Join James Williamson for an in-depth discussion in this video Different areas of web design, part of Introduction to Web Design and Development.
- Web design has become an incredibly blended field. When I was first starting out in the mid 90s, all you really needed to know was a little HTML, how to create links, and how to place images on the page. You go out and find a tool like Dreamweaver or GoLive and you're were set. Well, we face a much different landscape now. One in which there are so many technologies and processes used that it's quite common to find web designers that specialize in a specific area of web design or a specific technology. I wanna share a few of those specializations with you so you can have a better idea as to specific areas that you might wanna focus on and have a clearer picture of the amount of diversity involved in the field of web design.
First, I wanna talk about a Generalist. A Generalist is a designer that is strong in the core skills of web design and is relatively well practiced in the entire process of creating sites, from planning and prototyping all the way through building and testing. This is the individual that can build an entire site from scratch usually without the help of others. If specific challenges arise outside their area of expertise, they usually bring in another specialist or challenge themselves to add another skill to their already well rounded skill set.
Next, we have visual designers. These are designers that are primarily concerned with the visual design of sites and interfaces. Color, layout, typography, and graphics are their typical area of focus. These tend to be individuals with strong design skills and are often graphic designers who transition towards web design. Another specialty that's been discussed a lot recently is UX Design. UX stands for User Experience and in my opinion the label UX designer has been overused a bit in terms of web design.
UX signifies the focus on the user experience meaning the designer attempts to create sites and applications that through their design fostered the desired experience for the user. If you use that broad of a definition, however, almost every designer is a UX Designer. I mean, aren't we all concerned with the experience of our users? So, I'd like to clarify that a UX Designer isn't a visual designer that's decided to use the term. A true UX Designer is someone who has studied human behavior and tendencies and then designs in accordance with them.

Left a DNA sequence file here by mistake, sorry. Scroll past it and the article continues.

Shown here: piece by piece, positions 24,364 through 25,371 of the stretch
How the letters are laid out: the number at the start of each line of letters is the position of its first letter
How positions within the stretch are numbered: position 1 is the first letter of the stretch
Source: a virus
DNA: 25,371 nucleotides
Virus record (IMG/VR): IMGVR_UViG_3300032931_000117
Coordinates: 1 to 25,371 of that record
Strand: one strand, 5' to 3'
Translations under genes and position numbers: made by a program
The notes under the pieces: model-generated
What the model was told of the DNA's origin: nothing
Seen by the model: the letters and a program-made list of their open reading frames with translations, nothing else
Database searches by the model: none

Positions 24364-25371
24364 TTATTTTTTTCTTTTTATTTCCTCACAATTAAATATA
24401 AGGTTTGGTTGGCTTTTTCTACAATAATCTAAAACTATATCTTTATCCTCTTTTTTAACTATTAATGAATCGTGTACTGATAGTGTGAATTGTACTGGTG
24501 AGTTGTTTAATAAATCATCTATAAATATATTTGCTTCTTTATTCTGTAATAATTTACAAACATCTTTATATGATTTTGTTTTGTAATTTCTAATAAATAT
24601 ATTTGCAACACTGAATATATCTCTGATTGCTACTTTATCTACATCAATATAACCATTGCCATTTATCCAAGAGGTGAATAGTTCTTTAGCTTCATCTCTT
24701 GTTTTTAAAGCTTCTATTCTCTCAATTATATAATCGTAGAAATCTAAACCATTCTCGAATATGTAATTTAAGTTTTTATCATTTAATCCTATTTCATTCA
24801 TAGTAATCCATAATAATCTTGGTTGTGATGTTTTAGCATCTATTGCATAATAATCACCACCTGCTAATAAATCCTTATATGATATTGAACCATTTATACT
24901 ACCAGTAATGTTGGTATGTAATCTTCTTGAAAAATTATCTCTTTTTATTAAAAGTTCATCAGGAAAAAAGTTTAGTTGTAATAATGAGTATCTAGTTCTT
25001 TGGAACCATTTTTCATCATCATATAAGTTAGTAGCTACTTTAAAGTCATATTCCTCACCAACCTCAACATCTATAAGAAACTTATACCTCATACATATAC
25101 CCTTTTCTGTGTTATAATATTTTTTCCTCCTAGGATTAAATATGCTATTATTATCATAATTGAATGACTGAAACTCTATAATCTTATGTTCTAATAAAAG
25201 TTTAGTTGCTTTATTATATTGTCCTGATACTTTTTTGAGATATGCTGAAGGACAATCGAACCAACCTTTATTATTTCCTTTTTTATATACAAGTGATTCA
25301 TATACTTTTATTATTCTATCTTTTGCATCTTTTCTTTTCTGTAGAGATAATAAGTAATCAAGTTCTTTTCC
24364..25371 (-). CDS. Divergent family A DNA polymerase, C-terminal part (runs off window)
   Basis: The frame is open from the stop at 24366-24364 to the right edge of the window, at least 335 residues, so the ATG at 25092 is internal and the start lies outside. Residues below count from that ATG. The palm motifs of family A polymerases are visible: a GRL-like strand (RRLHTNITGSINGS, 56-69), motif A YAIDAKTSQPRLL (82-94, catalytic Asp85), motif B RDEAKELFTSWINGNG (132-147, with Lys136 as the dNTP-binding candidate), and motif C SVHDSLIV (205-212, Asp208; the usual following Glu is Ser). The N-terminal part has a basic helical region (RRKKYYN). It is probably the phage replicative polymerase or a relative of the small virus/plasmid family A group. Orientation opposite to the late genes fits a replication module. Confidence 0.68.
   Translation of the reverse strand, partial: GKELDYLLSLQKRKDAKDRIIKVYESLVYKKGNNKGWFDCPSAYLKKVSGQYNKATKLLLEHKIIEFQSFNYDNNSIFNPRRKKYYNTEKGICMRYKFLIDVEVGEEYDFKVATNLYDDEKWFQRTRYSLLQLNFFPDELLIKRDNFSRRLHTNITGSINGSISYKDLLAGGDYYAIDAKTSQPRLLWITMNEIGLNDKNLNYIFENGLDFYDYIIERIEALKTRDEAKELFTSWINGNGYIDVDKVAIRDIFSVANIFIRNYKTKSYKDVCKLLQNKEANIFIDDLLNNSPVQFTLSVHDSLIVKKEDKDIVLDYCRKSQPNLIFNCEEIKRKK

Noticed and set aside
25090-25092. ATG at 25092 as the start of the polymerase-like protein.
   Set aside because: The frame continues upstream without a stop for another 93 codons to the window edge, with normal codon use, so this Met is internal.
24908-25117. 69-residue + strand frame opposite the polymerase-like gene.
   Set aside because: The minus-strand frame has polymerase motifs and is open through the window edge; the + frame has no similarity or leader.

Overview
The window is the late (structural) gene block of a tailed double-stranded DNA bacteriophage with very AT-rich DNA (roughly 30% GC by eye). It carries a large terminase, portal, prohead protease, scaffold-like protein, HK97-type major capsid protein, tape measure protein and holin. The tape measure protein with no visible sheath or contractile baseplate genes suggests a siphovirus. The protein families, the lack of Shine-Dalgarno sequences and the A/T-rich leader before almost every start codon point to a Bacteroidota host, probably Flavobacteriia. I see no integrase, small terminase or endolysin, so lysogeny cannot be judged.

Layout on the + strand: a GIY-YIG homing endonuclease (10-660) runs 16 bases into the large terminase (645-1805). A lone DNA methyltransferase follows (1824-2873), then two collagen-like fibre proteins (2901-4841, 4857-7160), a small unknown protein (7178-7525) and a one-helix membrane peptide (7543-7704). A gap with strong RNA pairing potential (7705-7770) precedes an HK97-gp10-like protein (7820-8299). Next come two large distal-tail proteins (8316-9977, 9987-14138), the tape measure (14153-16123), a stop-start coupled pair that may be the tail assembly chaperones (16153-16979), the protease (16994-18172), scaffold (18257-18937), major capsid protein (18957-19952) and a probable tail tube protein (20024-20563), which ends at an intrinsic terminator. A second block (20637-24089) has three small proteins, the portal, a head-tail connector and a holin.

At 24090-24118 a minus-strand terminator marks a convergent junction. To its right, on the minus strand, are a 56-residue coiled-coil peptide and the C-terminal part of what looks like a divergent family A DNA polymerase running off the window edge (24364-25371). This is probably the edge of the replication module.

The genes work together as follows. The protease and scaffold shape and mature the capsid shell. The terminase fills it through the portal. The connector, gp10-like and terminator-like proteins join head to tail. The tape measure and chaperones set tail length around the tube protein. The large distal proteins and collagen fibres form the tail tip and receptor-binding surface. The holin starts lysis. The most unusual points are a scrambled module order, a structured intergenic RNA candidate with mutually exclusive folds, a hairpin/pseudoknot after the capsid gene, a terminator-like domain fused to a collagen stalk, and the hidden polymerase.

Some specialize in building Wordpress themes or extensions, while others might specialize in the development of Drupal or Joomla sites. While this tends to tie the designer to a specific platform, the ecosystems of these platforms are big enough to support a robust community of designers and developers. While these are just the few of the areas of web design you can specialize in, I wanna point that in reality, very few web designers specialize in just one area. Most web designers start out with a specific skill set or focus and then over the course of their careers pick up new skills or blend in new specializations as they arise.
It's natural to start out with the area that most interests you or that your tasked with learning. Regardless of how you decide to approach learning web design, don't get so focused on any one specialty or technology that you lose track of what's happening elsewhere. The web evolves quickly and one of the responsibilities of web professionals is to evolve right along with it.
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- What is web design?
- What is a web designer?
- Learning to code
- Choosing a web host
- Working with a CMS
- Exploring how websites are structured
- Choosing your framework or software
- Designing with standards and accessibility in mind